The rights of the victims are one of those few necessary rights which have evolved at a slow pace since independence. Over the years, the Indian Judiciary, and specifically the Supreme Court of India, has clarified and granted various rights to the victims through its judgments. Such cases are now considered a landmark in terms of shifting the shape of victim jurisprudence, and this article discusses those judgments in brief, giving a timeline of how these rights have developed.
The very first issue with the victims’ rights was the compensation to the victims for the harm caused to them. This was taken up for the first time in Maru Ram & ors. v. Union of India and ors. (1981) 1 SCC 107, where the Court stated that it was the social responsibility of the criminal to repair the harm caused by them to the victim, and it was an integral component of the punitive process. This issue came up again in Hari Singh v. Sukhbir Singh & ors. (1988) 4 SCC 551, where the Supreme Court observed that the lower courts were generally ignorant of the purpose of the compensatory provisions under the Code of Criminal Procedure, 1973 (CrPC). In Nilabati Behera v. State of Orissa 1993 SCR (2) 581, the Apex Court held that the State has to compensate the victims for the harm caused by its officers.
The Supreme Court has emphasized on the use of the provisions of CrPC to grant compensation to the victims in various cases. In Balraj v. State of U.P. (1994) 4 SCC 29 and Dillip S. Dhanukar v. Kotak Mahindra Co. Ltd. & Anr. (2006) 6 SCC 528, the Court has explicitly stated that the provisions under section 357 of CrPC must be given their full effect in order to grant the necessary compensation to the victims. The power under this provision was not “ancillary, but in addition thereof.” This point was further explained in Ankush Shivaji Gaikwad v. State of Maharashtra (2013) 6 SCC 770, where the Supreme Court reassured that victims have not been forgotten in the Indian criminal justice system, and the provisions under s. 357 were brought into force for the same task. The Court also iterated that while it is the discretion of the Court as to how much compensation is to be awarded, care must be taken regarding awarding compensation in every criminal case.
Other than compensatory rights, the Supreme Court has also focused on making the criminal trials more transparent and victim-centric. In Sakshi v. Union Of India 2004 Supp (2) SCR 723, the Court ordered for the trials to be held in-camera, especially in the case concerning a child or rape (or both) victim. The Apex Court in Nirmal Kahlon v. State of Punjab 2009 1 SCC 441 held that a fair investigation and trial is the right of both the accused and the victim, citing Article 21 (Right to Life) of the Constitution of India. In Shri Bodhisattwa Gautam v. Miss Subhra Chakraborty AIR 1996 SC 922, the Supreme Court stated “the Court trying an offence of rape can award compensation at the final stage of the trial, it also has the power to award interim compensation to the victim."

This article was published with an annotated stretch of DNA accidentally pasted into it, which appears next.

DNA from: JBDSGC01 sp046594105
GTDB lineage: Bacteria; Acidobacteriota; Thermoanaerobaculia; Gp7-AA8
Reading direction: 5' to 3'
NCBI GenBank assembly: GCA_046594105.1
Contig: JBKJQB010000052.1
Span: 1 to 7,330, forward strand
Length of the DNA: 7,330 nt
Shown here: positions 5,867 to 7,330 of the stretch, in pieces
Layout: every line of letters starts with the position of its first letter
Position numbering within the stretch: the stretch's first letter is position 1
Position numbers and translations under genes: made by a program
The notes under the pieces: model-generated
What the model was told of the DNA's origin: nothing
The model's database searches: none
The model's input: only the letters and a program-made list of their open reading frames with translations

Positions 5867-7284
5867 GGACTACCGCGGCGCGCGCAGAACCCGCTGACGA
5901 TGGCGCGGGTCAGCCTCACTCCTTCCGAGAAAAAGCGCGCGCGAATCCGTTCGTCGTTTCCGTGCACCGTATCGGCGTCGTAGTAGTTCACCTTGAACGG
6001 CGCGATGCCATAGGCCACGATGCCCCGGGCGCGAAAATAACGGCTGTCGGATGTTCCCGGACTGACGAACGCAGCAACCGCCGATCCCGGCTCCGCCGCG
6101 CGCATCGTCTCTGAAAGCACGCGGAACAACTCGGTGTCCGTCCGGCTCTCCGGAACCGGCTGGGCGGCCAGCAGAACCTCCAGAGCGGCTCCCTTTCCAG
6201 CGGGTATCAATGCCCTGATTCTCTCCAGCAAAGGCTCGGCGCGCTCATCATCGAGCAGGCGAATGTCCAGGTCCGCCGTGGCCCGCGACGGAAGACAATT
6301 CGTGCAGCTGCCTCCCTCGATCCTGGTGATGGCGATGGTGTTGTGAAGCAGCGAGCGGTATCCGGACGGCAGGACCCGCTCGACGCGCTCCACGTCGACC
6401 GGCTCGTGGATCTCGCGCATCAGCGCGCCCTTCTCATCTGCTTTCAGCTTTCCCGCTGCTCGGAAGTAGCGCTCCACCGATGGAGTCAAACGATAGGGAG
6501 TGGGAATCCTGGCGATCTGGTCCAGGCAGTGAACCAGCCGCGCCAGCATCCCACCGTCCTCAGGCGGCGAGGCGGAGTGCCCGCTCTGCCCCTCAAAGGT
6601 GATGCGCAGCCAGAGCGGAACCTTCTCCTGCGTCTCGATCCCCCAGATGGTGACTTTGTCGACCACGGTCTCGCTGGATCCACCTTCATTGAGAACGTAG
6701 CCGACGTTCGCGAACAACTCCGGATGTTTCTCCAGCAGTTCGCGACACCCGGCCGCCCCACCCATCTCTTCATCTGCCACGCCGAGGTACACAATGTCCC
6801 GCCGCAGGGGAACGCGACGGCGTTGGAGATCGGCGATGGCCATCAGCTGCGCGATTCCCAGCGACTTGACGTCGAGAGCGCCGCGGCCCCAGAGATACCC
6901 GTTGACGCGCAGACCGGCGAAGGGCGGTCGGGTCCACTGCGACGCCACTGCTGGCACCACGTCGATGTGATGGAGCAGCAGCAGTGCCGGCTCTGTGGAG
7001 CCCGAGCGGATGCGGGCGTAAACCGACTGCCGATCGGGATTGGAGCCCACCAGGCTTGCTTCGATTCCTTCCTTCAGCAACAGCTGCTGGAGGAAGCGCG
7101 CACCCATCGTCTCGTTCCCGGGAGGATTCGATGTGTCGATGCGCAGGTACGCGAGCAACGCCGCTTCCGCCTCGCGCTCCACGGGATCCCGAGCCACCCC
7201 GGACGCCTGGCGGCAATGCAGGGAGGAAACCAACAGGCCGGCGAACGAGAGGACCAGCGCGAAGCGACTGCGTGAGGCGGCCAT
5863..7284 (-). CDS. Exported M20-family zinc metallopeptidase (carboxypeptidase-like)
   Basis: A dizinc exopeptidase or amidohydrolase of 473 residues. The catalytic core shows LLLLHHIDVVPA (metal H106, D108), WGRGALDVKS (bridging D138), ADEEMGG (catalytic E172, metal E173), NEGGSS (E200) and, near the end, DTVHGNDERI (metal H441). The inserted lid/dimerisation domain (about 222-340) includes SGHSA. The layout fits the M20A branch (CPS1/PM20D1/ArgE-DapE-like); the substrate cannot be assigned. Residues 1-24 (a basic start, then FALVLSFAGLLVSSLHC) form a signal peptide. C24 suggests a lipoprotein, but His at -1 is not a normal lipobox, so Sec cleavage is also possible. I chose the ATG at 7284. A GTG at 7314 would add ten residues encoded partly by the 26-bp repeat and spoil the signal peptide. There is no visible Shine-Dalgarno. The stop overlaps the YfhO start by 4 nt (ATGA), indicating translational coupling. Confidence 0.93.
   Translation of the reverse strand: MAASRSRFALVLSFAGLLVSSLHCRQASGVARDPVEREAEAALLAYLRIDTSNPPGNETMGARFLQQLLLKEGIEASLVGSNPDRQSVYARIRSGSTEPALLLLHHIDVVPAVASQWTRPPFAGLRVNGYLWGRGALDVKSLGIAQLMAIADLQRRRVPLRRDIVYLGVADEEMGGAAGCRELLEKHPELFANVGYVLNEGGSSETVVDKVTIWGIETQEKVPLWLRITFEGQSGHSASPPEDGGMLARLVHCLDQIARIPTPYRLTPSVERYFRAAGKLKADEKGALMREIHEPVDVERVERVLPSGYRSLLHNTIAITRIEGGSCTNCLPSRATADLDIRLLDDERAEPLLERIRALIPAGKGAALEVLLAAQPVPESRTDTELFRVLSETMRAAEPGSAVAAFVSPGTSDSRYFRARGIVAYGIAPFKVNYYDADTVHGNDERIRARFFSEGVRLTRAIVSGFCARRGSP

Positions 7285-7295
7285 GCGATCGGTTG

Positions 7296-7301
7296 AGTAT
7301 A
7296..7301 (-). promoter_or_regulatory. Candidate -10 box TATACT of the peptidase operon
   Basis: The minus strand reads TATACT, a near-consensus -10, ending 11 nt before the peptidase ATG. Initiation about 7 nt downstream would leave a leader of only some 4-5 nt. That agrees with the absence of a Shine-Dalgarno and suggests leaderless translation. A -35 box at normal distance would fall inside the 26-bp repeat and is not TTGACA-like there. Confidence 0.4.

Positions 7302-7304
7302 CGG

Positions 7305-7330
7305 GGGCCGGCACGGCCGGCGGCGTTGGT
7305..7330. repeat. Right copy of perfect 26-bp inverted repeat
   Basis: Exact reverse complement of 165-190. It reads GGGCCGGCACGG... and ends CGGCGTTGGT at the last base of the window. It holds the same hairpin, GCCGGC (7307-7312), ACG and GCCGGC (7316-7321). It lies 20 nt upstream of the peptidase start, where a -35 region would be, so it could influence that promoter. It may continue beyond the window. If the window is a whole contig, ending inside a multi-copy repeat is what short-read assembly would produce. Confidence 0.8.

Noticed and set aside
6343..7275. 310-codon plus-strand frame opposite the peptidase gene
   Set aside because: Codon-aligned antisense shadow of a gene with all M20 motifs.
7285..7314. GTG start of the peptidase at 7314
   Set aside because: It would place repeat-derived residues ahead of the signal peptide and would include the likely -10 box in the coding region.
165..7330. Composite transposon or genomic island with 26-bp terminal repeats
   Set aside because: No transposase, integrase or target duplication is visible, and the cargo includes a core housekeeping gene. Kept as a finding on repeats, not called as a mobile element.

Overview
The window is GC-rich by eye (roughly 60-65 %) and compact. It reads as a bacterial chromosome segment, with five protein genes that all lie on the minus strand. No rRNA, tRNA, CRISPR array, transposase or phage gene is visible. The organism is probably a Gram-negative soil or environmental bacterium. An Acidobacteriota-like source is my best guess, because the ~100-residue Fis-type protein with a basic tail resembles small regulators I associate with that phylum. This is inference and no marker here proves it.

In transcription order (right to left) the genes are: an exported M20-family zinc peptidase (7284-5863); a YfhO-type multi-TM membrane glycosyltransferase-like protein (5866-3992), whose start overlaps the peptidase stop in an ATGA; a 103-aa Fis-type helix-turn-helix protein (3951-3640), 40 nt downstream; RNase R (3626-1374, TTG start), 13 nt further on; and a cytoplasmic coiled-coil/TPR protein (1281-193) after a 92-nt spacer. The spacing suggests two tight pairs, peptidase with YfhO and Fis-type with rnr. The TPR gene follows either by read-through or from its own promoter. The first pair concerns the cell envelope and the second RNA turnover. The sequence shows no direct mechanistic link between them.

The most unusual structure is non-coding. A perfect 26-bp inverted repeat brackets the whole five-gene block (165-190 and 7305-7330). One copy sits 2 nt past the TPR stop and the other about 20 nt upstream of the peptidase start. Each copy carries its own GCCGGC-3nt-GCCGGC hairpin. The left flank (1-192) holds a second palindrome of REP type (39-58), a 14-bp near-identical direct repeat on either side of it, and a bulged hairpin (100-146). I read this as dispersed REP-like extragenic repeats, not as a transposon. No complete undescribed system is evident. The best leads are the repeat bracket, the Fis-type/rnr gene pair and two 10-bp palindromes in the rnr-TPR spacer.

Victim compensation in cases of rape is a much-debated topic and prior to 2018 there was no uniform scheme that defined the basis on which the victim would receive compensation. In the same year the Supreme Court ruled in Nupun Saxena vs Union of India that victims of rape will mandatorily be awarded 4 lakh rupees and in cases of gang rape, a minimum of 5 lakh rupees. The compensation varied from state to state. It was 10 lakh rupees in Goa whereas Orissa offered 10 thousand rupees. Now, under Section 357 A of CrPC, the compensation offered to victims is governed by the Central Victim Compensation Fund scheme (CVCF).
Even after the compensation scheme was defined, have the victims really been served justice? Rape is a heinous offence, can it ever be compensated? To measure the compensation for rape victims in monetary terms is understating the seriousness of the offence. Rape takes away the virtue of the victim when they have done nothing wrong and one has to consider the conditions of the society. To say that a certain amount of money is enough to make them feel just, is unfair. The shame should be carried by the wrong doers and not the victim, hence compensation is the minimal thing that they should be entitled to.
To conclude, one should keep in mind that compensation is awarded to the victims who have suffered some loss. Compensation might not fully redress the kind of loss suffered, especially in the cases of rape, where a victim has gone through a heinous ordeal and hence deserves to be compensated. The compensation also signifies that no matter what the society says, the victims are not at fault. Hence, a monetary amount may never bring back what they have lost, but it is also the minimal method which ensures that their sufferings are recognised.
The article has been written by Aastha Singh (5th Year) & Vashisht Marwaha (5th Year) of Rajiv Gandhi National University of Law